A Mexican Cooking Lesson Is Our First Challenge As A Married Couple

Security at the Mayakoba resort development in Riviera Maya, Mexico, is pretty tight.

Our taxi is stopped twice in order to confirm our identity and our destination, and we're even pulled over and held on the side of the road for five minutes before being introduced the renowned chef Karla Enciso, who beckons us to hop into the backseat of a golf cart-style vehicle. We're scheduled for a cooking lesson through Enciso's El Pueblito Cooking School; on this occasion, she's taking us to a kitchen at a historic church instead of her usual space, which has been taken over by a golf retreat for three weeks.

In the industrial-sized kitchen, there are many things waiting for us, the most noteworthy being dehydrated jackfruit, a whole frozen octopus who later meets his demise in a food processor that loosens up his muscles and leaves light purple sea foam, and a humungous oven, where we place whole vegetables directly on the fire — no pan needed, apparently, just a set of tongs and a lot of bravery.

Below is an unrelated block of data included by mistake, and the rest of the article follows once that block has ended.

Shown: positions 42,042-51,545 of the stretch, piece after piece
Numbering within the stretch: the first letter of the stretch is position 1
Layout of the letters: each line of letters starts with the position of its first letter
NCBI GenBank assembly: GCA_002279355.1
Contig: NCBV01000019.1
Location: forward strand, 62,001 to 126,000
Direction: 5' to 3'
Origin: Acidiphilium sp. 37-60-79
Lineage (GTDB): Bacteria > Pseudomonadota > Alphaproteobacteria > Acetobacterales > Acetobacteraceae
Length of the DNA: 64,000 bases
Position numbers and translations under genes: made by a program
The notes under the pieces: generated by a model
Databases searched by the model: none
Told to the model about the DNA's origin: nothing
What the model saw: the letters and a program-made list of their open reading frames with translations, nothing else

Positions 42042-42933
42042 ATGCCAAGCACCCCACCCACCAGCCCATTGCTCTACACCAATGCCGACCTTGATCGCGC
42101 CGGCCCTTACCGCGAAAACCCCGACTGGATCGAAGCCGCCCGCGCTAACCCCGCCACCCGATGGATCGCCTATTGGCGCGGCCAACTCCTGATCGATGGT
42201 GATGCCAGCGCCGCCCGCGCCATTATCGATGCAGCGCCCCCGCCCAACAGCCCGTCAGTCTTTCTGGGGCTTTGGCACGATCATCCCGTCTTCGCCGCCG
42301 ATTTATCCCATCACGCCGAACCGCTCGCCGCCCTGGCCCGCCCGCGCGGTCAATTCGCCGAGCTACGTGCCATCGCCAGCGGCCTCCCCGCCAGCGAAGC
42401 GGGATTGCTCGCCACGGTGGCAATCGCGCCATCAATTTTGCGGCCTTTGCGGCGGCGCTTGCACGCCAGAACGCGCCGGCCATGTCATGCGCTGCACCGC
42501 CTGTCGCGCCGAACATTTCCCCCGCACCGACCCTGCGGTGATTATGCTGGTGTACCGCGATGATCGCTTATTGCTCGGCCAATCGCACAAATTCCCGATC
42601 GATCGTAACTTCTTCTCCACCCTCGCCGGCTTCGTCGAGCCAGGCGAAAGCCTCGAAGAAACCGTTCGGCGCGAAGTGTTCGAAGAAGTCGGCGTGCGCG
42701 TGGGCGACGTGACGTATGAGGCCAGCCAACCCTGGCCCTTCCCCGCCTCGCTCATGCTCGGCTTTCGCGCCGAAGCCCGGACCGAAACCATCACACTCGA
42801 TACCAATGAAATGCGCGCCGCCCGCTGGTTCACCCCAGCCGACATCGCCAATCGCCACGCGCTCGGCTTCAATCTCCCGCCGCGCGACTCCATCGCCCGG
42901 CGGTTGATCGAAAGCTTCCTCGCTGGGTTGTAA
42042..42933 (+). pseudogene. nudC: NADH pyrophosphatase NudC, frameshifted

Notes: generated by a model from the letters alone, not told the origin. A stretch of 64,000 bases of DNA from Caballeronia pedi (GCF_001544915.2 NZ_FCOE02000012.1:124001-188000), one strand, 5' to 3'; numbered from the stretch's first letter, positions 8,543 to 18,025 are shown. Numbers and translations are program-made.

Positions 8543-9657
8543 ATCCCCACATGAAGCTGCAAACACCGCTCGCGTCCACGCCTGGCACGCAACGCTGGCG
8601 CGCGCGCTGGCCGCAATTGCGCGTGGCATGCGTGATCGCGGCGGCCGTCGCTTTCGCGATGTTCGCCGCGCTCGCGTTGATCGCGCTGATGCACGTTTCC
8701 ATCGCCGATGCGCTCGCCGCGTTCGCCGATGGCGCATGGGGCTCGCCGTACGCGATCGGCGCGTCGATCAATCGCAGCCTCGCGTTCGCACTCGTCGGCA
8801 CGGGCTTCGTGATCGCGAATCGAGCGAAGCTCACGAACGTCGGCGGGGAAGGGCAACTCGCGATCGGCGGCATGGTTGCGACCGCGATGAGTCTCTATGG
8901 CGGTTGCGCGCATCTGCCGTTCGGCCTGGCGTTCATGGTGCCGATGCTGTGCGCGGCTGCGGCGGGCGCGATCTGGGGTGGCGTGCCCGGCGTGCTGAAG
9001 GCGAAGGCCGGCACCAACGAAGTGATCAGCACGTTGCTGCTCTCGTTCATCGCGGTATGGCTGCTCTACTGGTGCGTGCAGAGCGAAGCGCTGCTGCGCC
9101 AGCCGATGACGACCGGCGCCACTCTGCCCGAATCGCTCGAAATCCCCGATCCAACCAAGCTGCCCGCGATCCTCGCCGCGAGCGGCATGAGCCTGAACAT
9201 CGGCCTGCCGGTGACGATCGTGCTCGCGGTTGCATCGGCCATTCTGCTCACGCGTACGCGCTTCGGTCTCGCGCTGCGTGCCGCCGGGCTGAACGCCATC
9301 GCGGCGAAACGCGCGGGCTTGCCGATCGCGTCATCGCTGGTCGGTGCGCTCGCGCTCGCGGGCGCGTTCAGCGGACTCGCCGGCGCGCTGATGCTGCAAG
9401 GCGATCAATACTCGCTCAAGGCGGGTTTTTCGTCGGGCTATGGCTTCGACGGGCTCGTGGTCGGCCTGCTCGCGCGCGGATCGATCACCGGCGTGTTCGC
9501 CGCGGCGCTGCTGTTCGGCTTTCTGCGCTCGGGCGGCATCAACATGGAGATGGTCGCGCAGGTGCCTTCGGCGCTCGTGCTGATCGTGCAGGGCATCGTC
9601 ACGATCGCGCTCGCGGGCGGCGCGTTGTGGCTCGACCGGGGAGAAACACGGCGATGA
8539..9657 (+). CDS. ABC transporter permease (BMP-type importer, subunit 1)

After three hours of working on our delegated tasks, sipping freshly made tamarind water, and learning about the do's and don'ts of eating fish while on our honeymoon, we've created several sauces from scratch with a ton of tasting along the way. We've also made corn tortillas from scratch (just pressing them is an art in itself) made a refreshing cactus salad, and come one step closer to actually chopping a tomato into cubes rather than mushy strips stuck to the skin.

Even though my husband hates cilantro — it's pretty much the salt of the Mexican culinary world — Enciso was able to come up with amazing replacements on the spot that left us feeling more than satisfied, filled to the gills with the fruits of our labor and the memories of cooking a meal that we'll never forget.

If you plan to visit Riviera Maya, check out El Pueblito's website for more info.